Regulators Still Wary Of Bank of Boston Deal
WASHINGTON - Federal regulators are still withholding their blessings from a proposal to merge Bank of Boston Corp. and Shawmut National Corp., setting the two companies on a possible collision course with the government.
The two New England banking companies had been expected to announce a deal within a few days, but it is unclear whether they will do so without getting a nod from regulators.
Meeting on Terms
Executives of the companies met with regulators Monday to outline terms of the proposed merger, including plans to raise $625 million in common and preferred stock. But the supervisors expressed reservations, saying more capital was needed for the deal to fly, according to sources in the capital.
Senior regulators flatly denied a report published Thursday that they had given the deal a tentative green light.
"Have we given approval - tentative preliminary, or final - to Bank of Boston and Shawmut merging? The answer is no," William Taylor, the Fed's top bank regulator, said in an interview.
Frank Maguire, No. 2 official in the Office of the Comptroller of the Currency, said: "I don't know how anybody sitting in [Monday's] meeting could have gotten the idea the merger was approved."
A Game of Chicken?
Comments on deals in progress from regulators are rare. The remarks implied the regulators thought the story was leaked to advance the merger. The Wall Street Journal, which reported that regulators had tentatively approved the deal, did not cite a source for the report.
One regulator who requested anonymity suggested that someone close to the banks told Wall Street and reporters that approval had been given in order to pressure bank supervisors.
"I think they are playing a game of chicken with us," the regulator said. "I think they think if they announce [the deal], we won't have the guts to reject it."
But he added that regulatory agencies intended to scrutinize any formal merger application.
Judging Regulatory Nuances
Officials of Bank of Boston and Shawmut, which is based in Hartford, Conn., said they had not disclosed any details of the meeting with regulators.
A source close to Bank of Boston said the company would not proceed with a merger if regulators gave a definite "no," but said it might announce a deal if regulators felt there was a small degree of risk or showed no enthusiasm.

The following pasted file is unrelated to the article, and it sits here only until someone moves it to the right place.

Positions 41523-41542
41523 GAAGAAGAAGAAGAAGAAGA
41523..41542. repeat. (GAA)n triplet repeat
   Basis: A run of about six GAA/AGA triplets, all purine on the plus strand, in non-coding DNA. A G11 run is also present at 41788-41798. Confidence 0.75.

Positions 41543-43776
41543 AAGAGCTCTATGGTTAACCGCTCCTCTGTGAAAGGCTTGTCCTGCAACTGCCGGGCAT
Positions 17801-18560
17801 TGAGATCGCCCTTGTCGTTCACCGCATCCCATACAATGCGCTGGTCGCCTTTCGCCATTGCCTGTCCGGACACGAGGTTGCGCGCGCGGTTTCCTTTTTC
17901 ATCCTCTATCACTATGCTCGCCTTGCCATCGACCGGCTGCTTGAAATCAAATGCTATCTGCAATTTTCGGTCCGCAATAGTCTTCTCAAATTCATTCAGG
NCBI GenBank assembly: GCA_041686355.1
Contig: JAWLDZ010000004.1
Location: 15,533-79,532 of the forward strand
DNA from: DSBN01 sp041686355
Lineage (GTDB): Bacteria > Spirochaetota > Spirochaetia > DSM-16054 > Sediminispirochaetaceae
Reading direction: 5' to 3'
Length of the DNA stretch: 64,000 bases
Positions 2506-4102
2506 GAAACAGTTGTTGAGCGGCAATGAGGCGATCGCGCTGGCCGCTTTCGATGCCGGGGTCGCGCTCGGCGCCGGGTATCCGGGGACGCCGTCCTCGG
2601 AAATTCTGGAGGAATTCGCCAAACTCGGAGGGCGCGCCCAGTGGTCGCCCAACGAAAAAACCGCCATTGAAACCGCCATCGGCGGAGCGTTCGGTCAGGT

Analysts said it is unlikely that investors would pump equity into a merger in the face of strong regulatory objections.
Both Mr. Taylor and Mr. Maguire refused to detail what requirements they have set for approval, although both said the merged company must have a strong capital-to-assets ratio.
$1 Billion in New Capital?
Sources near the companies and in Washington said that regulators are pressing for the partners to raise enough capital to write off a substantial portion of the $3.6 billion in nonperforming assets carried by the two banks.
On a pro forma basis, the bad assets would equal 9.86% of total loans plus foreclosed real estate in the merged company. That is about twice the average ratio at big banking companies and is considered dangerously high.
Analysts estimated that the companies may be forced to raise as much as $375 million more in equity than they have proposed. "Really, they need to have a billion dollars lined up," said James Moynihan, an analyst in Boston for the Advest Group Inc. "That's the only way regulators would let this fly."
There are questions whether the companies could raise such an amount, which would severely dilute the stake of existing shareholders.
The tug of war going on between the companies and regulators reflects the heavy pressure from Congress for scrutiny of bank mergers. The House Banking Committee held two days of hearings this week on "bank merger policy."
"There is a large group in the Congress that feels mergers are bad," said L. William Seidman, chairman of the Federal Deposit Insurance Corp. "There is a new, hard look at mergers."
While there is still a general sense that the merger will eventually be approved, a number of regulators said privately this week that the two companies will have to meet strict requirements.
Other Regulatory Concerns
"The things being asked [of the banks] are not easy to accomplish," one high-ranking regulator said. "There are concerns here, concerns that go beyond capital."
Other areas that regulators are looking at include the strength of management at the prospective merged company and whether it could obtain projected cost savings.
Although bank supervisors generally encourage in-market mergers as a way to trim overlapping expenses, they insisted in interviews this week that they will not create a bigger problem bank just to get cost savings.
They repeatedly cited the ill-fated merger of two weak Texas banks in 1987 that created First RepublicBank Corp. Just 13 months after the deal got approval, the company failed, requiring a $3.4 billion bailout.
Meanwhile, investors have become cautious about the prospects of a Bank of Boston deal. The companies' stock fell this week on reports about the amount of capital that might have to be raised. Bank of Boston shares were down 25 cents Thursday afternoon, at $9.875. Shawmut's shares were down 12.5 cents, to $8.25.
Investors in bonds of both companies have been "alarmingly quiet," according to Mr. Moynihan of Advest. "The fixed-income investor feels he had better sit on the sidelines."
A merger of Bank of Boston, which has $32 billion in assets, with Shawmut, which has $23 billion in assets, would create one of the nation's 10 largest banking companies.